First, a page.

In The Saga of King Sweyn ‘Forkbeard’ Ivarson, Prince Svein anonymously takes the name of Sweyn ‘Forkbeard’ in Norway and befriends the Jarls of Lade in Trondheim Fjord in Norway as he expands the Nor’Way trade route of his grandfather, Ragnar ‘Lothbrok’.  He had come close to defeating the Eastern Roman Empire, and still felt that he was due at least a shared throne in Constantinople.  He used the gold from the Nor’Way trade to rebuild his legions and his Hraes’ cataphracts and though his brother, King Gorm ‘the Old’, was dead, his son, Sweyn’s nephew, King Harald ‘Bluetooth’ Gormson had usurped the throne of Denmark and had hired the famed Jomsvikings to attack Prince Sweyn in Norway, setting up the famous Battle of Hjorungavagr in a fjord south of Lade.  King Sweyn ‘Forkbeard’ would emerge from that confrontation and then he would defeat King Olaf Tryggvason of Norway in the Battle of Svolder in 1000 AD, in an engagement precipitated over the hand of Queen Sigrid ‘the Haughty’ of Sweden.  Later he attacked England in revenge for the following St. Brice’s Day Massacre of Danes in 1002 AD and he fought a protracted war with the Saxon King Aethelred ‘the Unready’ that could only be described as the harvesting of the English for sale as slaves in Baghdad and Constantinople.  With the help of his son, Prince Valdamar of Kiev, and the legions and cataphracts of Hraes’, he conquered England on Christmas Day of 1013, but victory was not kind to him.

BOOK EIGHT:  The Saga of King Canute ‘the Great’ Sweynson

Prince Valdamar ‘the Great’ Sveinson of Kiev, who had supported his father, King Sweyn ‘Forkbeard’ of Denmark in attacks upon England left his ‘Czar’ sons in charge of Hraes’ and took over as King Valdamar of England, but the Latin Christian English revolted against his eastern name and Orthodox Christian religion and brought King Aethelred back from exile in Normandy and Valdamar had to return to Hraes’ and gather up the legions he had already sent back after his father’s victory.  His half brother was ruling in Denmark and his sons were ruling in Hraes’ so, in 1015 AD Grand Prince Valdamar ‘the Great’ of Kiev was written out of Hraes’ history and in 1016 the Latin Christian Prince Canute ‘the Great’ returned to England to reclaim his throne.  He defeated Aethelred’s son, King Edmund ‘Ironside’ of England, at the Battle of Assandun to become King Canute ‘the Great’ of England and later King Knute ‘the Great’ of Denmark and Norway as well.  But that is just the start of his story and later Danish Christian Kings would call his saga, and the sagas of his forefathers, The Lying Sagas of Denmark, and would set out to destroy them, claiming that, “true Christians will never read these Sagas”.

BOOK NINE:  The Saga of King William ‘the Conqueror’ Robertson

The Third Danish Conquest of Angleland was seen to herald the end of the Great Viking Manifestation of the Middle Ages, but this, of course, was contested by the Vikings who were still in control of it all.  Danish Varangians still ruled in Kiev and Danes still ruled the Northern Empire of Canute ‘the Great’, for the Normans were but Danish Vikings that had taken up the French language, and even Greenland and the Newfoundland were under Danish control in a Hraes’ Empire that ran from the Silk Road of Cathay in the east to the Mayan Road of Yucatan in the west.  “We are all the children of Ragnar ‘Lothbrok’,” Queen Emma of Normandy often said.  Out of sheer spite the Saxons of England took over the Varangian Guard of Constantinople and would continue their fight against the Normans in Southern Italy as mercenaries of the Byzantine Roman Empire.  They would lose there as well, when in the Fourth Crusade of 1204, the Norman Danes would sack the City of Constantinople and hold it long enough to stop the Mongol hoards that would crush the City of Kiev.  It would be Emperor Baldwin ‘the First’ of Flanders and Constantinople who would defeat the Mongol Mongke Khan in Thrace.  But the Mongols would hold Hraes’ for three hundred years and this heralded the end of the Great Viking Manifestation.  The Silk Road was dead awaiting Marco Polo for its revival.  But the western Mayan Road would continue to operate for another hundred years until another unforeseen disaster struck.  Its repercussions would be witnessed by the Spanish conquerors who followed Christopher Columbus a hundred and fifty years later in the Valley of the Mound Builders.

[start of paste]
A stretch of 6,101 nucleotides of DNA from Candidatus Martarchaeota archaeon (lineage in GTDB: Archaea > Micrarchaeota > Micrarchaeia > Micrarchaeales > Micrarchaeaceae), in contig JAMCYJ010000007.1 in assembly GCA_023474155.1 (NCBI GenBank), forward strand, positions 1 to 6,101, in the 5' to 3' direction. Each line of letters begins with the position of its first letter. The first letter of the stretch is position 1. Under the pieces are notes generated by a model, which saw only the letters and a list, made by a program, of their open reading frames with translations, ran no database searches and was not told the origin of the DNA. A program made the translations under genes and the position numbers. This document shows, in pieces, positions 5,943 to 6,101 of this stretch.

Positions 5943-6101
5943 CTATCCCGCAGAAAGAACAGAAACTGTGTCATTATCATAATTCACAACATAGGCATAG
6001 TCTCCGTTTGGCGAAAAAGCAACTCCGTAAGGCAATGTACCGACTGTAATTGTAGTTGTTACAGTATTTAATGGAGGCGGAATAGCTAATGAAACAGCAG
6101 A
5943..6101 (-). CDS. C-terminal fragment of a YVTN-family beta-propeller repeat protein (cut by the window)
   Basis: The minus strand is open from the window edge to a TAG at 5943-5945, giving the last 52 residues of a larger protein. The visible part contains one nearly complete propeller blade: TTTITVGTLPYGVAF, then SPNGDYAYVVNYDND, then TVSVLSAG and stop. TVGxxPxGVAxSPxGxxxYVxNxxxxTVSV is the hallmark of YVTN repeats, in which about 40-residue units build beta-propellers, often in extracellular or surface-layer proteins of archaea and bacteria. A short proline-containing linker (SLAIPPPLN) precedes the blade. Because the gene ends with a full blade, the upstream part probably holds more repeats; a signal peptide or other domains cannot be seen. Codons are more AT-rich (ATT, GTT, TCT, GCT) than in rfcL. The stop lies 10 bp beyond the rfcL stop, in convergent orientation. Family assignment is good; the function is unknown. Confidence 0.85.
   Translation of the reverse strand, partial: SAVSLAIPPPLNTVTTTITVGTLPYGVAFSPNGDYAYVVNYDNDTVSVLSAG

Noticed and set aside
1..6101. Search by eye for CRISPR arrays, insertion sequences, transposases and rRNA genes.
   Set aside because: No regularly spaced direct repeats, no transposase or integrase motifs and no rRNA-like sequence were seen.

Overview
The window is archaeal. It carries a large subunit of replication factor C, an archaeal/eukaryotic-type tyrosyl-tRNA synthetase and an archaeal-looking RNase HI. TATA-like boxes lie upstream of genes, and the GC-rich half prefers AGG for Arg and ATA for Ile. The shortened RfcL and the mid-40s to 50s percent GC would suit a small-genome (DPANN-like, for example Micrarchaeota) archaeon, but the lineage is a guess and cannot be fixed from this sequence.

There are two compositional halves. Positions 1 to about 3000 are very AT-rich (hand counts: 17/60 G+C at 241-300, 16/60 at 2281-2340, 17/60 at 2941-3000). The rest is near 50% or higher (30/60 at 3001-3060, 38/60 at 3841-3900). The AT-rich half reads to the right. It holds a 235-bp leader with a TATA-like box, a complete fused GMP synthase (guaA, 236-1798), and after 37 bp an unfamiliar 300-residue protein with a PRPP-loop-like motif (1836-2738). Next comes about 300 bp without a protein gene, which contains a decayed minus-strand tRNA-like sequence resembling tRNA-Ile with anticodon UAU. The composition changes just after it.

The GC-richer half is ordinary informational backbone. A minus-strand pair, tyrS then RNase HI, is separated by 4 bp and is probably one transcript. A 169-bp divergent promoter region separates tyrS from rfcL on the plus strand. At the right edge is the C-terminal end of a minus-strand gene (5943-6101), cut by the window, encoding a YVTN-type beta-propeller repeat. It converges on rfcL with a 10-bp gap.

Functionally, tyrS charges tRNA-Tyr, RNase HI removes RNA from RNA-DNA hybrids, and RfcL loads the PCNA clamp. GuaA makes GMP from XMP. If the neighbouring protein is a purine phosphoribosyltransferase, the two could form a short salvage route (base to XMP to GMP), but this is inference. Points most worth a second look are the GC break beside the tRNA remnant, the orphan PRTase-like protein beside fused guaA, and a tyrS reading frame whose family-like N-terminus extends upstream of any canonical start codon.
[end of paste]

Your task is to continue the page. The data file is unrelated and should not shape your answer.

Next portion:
By recreating the lives of four generations of Hraes’ Ukrainian Princes and exhibiting how each generation, in succession, later ascended to their inherited thrones in Denmark, the author proves the parallels of the dual rules of Hraes’ Ukrainian Princes and Danish Kings to be cumulatively more than just coincidence.  And the author proves that the Danish Kings Harde Knute I, Gorm ‘the Old’ and Harald ‘Bluetooth’ Gormson/Sweyn ‘Forkbeard’ were not Stranger Kings, but were Danes of the Old Jelling Skioldung Fridlief/Frodi line of kings who only began their princely careers in Hraes’ and returned to their kingly duties in Denmark with a lot of Byzantine Roman ideas and heavy cavalry and cataphracts.